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Bonjour Welcome
#1
Full disclosure:  I am neither Anglophone nor Francophone but I'm most comfortable communicating in English.  

I really like the idea put forward by the francophone association in Kitchener-Waterloo (Association des Francophones de Kitchener-Waterloo).  They started a programme called Bonjour Welcome because they would like to see a bit more bilingualism in KW.  I can understand why.  Living in most parts of Canada (including Québec) it would be hard to tell that Canada is officially a bilingual nation.  

A new French language high school is to open this fall in Kitchener.  That's great but where would the graduates speak French?  The only French I see around here are signs in federal government buildings.  And nowhere else.

You can read the article from the Record here.
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#2
Other than teaching French, perhaps working at a call centre, or in a bilingual federal government job (where you might or might not ever use French), I'd be hard pressed to think of a situation in which one could use French on a daily basis outside a school/family/church setting in the Region of Waterloo.  I suppose a number of local firms have some French language and French translation abilities that aren't farmed out to more francophone areas of the country.  I believe I've once or twice seen local job ads looking for French-speaking sales or customer service reps.  Do the insurance companies perhaps have French language employees working out of offices in the Region?

I don't know whether the francophone community is growing, but it's certainly not unusual anymore to hear people speaking French in the street or at the supermarket, for example.
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#3
Manulife and Sunlife both have French contingents in the region, perhaps not large contingents, but still a very marketable skill.
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#4
I count as an "allophone" in Quebec since my mother tongue is neither English nor French. Functionally it's really English, although, like many people growing up in Montreal, I'm fluent in French as well. Montreal is pretty bilingual these days.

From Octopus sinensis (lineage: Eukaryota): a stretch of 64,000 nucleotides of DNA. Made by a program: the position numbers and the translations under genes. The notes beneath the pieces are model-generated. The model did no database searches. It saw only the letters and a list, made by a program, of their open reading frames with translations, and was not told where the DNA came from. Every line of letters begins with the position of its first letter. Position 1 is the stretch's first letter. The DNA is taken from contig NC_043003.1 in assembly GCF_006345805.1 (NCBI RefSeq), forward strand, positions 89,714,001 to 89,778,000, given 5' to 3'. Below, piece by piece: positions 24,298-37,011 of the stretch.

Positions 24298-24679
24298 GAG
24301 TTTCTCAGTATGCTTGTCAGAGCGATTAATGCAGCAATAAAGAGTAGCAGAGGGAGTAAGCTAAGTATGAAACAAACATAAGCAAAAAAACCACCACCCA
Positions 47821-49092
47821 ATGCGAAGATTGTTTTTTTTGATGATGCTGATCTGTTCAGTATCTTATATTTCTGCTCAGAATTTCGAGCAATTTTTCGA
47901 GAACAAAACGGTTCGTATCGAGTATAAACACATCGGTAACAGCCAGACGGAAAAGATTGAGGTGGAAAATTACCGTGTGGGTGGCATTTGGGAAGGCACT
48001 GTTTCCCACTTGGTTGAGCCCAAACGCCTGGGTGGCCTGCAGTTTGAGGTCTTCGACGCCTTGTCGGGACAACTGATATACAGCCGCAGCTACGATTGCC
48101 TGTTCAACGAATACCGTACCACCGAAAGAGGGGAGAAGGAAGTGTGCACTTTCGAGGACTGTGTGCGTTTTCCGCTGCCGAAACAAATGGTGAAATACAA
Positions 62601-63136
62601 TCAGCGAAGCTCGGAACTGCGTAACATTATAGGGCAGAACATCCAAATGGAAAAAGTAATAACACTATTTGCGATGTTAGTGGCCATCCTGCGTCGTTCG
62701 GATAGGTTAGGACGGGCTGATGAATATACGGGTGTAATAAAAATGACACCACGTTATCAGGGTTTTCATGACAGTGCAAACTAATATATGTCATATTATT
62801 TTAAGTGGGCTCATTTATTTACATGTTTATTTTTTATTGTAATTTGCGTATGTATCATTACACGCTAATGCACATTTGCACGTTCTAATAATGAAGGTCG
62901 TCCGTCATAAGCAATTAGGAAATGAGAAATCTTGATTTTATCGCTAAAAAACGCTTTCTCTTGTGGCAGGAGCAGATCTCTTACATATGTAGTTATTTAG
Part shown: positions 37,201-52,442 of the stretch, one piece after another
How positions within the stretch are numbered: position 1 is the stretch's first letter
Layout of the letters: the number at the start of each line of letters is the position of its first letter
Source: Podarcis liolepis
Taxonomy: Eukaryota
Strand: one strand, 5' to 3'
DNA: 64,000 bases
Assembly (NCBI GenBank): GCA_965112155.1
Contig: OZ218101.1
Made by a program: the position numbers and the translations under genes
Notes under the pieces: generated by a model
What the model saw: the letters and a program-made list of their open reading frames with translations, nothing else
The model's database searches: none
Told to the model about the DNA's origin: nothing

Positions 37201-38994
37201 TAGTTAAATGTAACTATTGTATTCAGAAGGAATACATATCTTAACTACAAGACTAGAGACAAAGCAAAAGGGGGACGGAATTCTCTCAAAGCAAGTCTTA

I agree that for the most part French isn't going to be the necessary qualification for a job around here. It can be useful sometimes and both my spouse and I have used French professionally in various contexts; I've been on committees run out of Quebec and done a radio interview in French on Radio-Canada for a nonprofit, while my spouse produced a document in French on behalf of her employer this week.

I kind of hear more French in other parts of Canada than Ontario. There was a lot in the Yukon.

Anyway, sure, this is great.
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#5
(04-04-2019, 09:38 AM)jgsz Wrote: A new French language high school is to open this fall in Kitchener.  That's great but where would the graduates speak French?  The only French I see around here are signs in federal government buildings.  And nowhere else.

The reality is that people are mobile, and may go to university elsewhere, and/or move to another province or country after graduation. Completing high school in French would give you additional options for higher education -- or employment after that.

Personal anecdote: my sister did French immersion in elementary school. After some time of not really using much, she ended up doing a five-year-assignment at Airbus in Toulouse, France. She wasn't fluent when she went there, but the base she had from French immersion helped her get up to speed quickly.

Life is like a box of chocolates, you never know what you're gonna get. Wink
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#6
I have a niece who is in Grade 11 and has been in imersion since first grade. Her French is reasonably fluent but her accent is just brutal. Apparently French pronunciation is not part of the program in London, ON.
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#7
Last week we made an appointment at the Ford dealership to look at a new car.  When we met the sales rep I noticed that under his name on the door it said that service was available in Spanish.  When we were finished I thanked the rep in Spanish.  He was taken aback and started to talk Spanish to me.  I told him (in English) that my Spanish is very limited but my French was better.  He immediately started to speak French to me.  And his French was excellent.  So I was curious why there was no indication below his name that he spoke French or could also offer service in French. 

I think the gist of the article was about the invisibility of French in KW.  And that's what the Francophone community would like to change.  It would be nice if some restaurants got help from Hello Bonjour to make their menu bilingual.  (The irony that both restaurant and menu are from the French language is not lost on me.)  Personally, I would like to see more bilingual signs on highways.  And I wouldn't be upset to see some streets or new streets use "rue" as well as "street."

As for French language education beyond High School, I think it would be wonderful if our two universities and Conestoga College could get together and figure out a way to offer enough French languages classes that would lead to a BA.
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#8